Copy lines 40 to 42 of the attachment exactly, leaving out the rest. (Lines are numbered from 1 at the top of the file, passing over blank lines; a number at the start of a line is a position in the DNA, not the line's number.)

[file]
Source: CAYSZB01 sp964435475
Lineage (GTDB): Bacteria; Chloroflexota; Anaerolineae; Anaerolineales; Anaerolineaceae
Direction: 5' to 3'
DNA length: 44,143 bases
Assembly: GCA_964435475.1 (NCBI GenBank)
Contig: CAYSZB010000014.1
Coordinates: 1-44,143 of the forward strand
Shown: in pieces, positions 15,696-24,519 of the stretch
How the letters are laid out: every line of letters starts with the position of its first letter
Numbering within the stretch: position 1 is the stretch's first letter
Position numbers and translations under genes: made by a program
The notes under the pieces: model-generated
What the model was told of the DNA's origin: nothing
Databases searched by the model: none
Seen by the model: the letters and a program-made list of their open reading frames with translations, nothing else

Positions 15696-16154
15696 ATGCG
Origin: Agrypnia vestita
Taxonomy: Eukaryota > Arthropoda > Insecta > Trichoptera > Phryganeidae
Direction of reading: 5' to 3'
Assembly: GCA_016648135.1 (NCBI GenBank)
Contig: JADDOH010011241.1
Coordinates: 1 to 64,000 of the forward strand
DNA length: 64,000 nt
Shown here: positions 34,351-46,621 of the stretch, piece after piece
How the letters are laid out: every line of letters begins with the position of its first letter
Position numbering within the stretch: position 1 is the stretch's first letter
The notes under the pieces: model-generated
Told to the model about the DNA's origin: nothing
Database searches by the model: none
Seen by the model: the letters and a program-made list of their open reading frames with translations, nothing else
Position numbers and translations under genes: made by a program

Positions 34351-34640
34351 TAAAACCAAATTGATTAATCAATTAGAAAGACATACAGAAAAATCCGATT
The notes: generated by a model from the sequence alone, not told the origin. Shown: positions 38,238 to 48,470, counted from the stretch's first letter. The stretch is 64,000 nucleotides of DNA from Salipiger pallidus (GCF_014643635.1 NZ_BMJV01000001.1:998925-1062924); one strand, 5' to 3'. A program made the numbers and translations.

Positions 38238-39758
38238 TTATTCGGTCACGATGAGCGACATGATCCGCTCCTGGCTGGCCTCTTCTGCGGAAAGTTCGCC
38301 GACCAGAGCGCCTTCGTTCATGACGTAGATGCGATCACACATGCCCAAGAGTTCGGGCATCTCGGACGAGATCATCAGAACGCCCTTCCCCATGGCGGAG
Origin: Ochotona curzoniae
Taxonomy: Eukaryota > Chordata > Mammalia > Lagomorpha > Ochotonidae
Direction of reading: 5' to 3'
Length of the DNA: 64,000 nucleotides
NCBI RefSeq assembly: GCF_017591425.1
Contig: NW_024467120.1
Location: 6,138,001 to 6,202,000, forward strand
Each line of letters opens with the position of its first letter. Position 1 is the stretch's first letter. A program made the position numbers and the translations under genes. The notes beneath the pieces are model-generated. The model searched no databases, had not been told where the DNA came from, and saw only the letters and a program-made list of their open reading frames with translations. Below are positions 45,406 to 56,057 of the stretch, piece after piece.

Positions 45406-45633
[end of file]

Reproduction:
Taxonomy: Eukaryota > Chordata > Mammalia > Lagomorpha > Ochotonidae
Direction of reading: 5' to 3'
Length of the DNA: 64,000 nucleotides